Roadside Shrines

Having your own mode of transportation has a lot of benefits. We have said countless times that there is no substitute for having the ability to explore a country free of the constraints of public transportation and on your own schedule. When you have your own transportation, I believe you become a lot more aware of your surroundings, especially the small details that might blur by the window of a bus or a train. One thing that I have noticed a lot of here in South America are roadside shires. If you ask any of the other members on the expedition, they might actually go as far as suggesting that I have become obsessed by these roadside tributes, especially when I slam on the brakes to go and take a closer look at them.

The roadside shrines in Argentina and Chile come in all shapes and sizes. The shrines range in size from a small alter the size of a birdhouse to a life-size structure that you can physically enter.  Many of the shrines seem to be clustered along the outskirts of towns, although they can also be found scattered along the roads weaving throughout the countryside in seemingly random fashion. After a few months of observation and after doing a little bit of research, I have decided to group the shrines I see into three main categories, each of which are related to who the shrine has been constructed in honor of.

Gaucho Gil

Arguably the most prominent of the roadside shrines are those built in honor of Gaucho Gil. You will know immediately if a shrine is in honor of Gauch Gil by the red flags, scarves and paint decorating them. Some of the shrines to Gauch Gil have so many flags waving in the wind that you can spot them from a mile away. Gaucho Gil is a bit of a folk hero in Argentinean culture. A man who refused to go to war, Gaucho Gil deserted the army and as he was evading capture, Gil was robbing from the rich and giving to the poor while helping the sick with his healing hands. Gil was eventually captured and while pleading for his life, he explained to the military sergeant who captured him that he could help his ill son. Gil’s pleas did not work and he was executed by the sergeant who later found out that his son was in fact seriously ill. The sergeant’s son did make a miraculous recovery, but the sergeant credited the recovery of his son to praying to Gil for help. Shortly thereafter, the sergeant erected the first shrine in Gil’s honor. The distinctive shrines honoring the Robinhood-like, healing gaucho are now dotted all over the country and it is thought that the red flags and scarves characteristic of these shrines represent Gil’s neck scarf soaked in blood after his execution.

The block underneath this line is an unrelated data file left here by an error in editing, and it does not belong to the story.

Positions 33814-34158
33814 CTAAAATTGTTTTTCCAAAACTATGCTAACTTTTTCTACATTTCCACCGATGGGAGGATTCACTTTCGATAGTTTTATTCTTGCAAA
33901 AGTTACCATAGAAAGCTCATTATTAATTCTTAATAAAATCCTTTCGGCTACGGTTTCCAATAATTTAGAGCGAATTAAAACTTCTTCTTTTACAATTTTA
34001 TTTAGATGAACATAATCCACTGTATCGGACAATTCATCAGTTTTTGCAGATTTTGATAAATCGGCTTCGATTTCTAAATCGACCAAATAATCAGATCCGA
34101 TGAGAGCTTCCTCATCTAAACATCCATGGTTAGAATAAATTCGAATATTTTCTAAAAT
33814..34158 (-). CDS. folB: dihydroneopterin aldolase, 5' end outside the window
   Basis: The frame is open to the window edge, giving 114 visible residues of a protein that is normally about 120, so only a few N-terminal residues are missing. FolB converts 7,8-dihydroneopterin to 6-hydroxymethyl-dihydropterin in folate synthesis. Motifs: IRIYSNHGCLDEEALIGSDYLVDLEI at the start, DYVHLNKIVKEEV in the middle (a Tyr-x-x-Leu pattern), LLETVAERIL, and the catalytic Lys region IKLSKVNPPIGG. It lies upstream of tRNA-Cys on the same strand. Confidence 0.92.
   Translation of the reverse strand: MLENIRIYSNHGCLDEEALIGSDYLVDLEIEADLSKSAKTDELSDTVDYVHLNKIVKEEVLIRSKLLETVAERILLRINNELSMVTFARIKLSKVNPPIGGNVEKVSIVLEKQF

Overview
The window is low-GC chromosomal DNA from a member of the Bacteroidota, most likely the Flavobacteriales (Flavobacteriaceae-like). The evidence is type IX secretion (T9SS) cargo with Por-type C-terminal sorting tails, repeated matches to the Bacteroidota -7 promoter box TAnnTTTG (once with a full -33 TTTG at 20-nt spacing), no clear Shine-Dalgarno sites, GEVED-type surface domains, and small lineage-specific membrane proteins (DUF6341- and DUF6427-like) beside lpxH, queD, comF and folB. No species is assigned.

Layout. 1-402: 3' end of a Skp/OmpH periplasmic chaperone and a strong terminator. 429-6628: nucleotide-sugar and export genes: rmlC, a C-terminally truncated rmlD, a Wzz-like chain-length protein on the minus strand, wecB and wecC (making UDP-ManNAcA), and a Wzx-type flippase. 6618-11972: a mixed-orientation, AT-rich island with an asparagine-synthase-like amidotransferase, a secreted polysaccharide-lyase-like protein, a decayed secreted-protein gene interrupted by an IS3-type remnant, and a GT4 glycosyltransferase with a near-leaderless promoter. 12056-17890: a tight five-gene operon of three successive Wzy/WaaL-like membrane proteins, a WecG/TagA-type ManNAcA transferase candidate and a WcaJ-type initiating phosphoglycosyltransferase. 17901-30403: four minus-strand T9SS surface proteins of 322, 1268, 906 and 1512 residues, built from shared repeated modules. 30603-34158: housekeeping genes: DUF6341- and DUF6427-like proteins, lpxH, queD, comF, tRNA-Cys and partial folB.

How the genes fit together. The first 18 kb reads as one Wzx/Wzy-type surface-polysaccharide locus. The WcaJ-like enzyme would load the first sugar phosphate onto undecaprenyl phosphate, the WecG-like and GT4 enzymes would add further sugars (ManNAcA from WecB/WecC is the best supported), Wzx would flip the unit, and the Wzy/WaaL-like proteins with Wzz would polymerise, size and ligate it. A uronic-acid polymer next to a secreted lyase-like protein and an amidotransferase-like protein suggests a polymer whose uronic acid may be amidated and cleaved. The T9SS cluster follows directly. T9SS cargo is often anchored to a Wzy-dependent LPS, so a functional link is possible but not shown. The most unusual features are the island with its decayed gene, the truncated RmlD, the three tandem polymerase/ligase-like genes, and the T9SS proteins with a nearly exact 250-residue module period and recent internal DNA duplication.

[flickr album=72157608525304253 num=10 size=Square]

Difunta Correa

During the civil war in Argentina in the mid 1800’s a man fighting in the war, Baudilio Correa, was captured, taken to the town of La Rioja and killed. Desperately wanting to recover the body of her dead husband, the grieving widow Deolinda decided to take her baby and walk to La Rioja to recover it. Unfortunately, Deolinda was unable to find water on the way to La Rioja and collapsed on the side of the road and tragically died. A passerby later found her body and miraculously, her baby was still alive, surviving by sucking milk from her breast. Deolinda’s grave soon became a holy site and people began to credit her for looking after them while lost on the road. Deolinda is now regarded as the saint of all travelers and more recently, has become especially popular among bus and truck drivers. Deolinda’s shrines are characterized by people leaving bottles of water for her in addition to photos of mangled vehicles left by people who credit her for saving them from seemingly fatal accidents on the road.

[flickr album=72157608525276901 num=10 size=Square]

Other Miscellaneous Shrines

Undoubtedly, most of the shrines on the side of the road are either built in honor of Gaucho Gil or Deolinda Correa, however, there is also a noticeable presence of other religiously themed shrines lining the sides of the road in Argentina and especially Chile. The vast majority of these shrines are catholic in nature, owing to the strong catholic presence in the region, but there are many shrines that seem to be constructed at the sites of a fatal accidents. It is sort of ironic that these types of shrines have popped up on the road after a tragedy has occurred… it is almost as if the builders feel that Deolinda in particular was not looking out for their loved ones and in a show of spite, constructed a shrine to honor their kin instead of one honoring the person who was supposed to be looking out for them. Whatever the case may be, they are all over the place and just like the shrines to Gil and Deolinda, vary in size, shape and elaborateness.

[flickr album=72157608520163280 num=20 size=Square]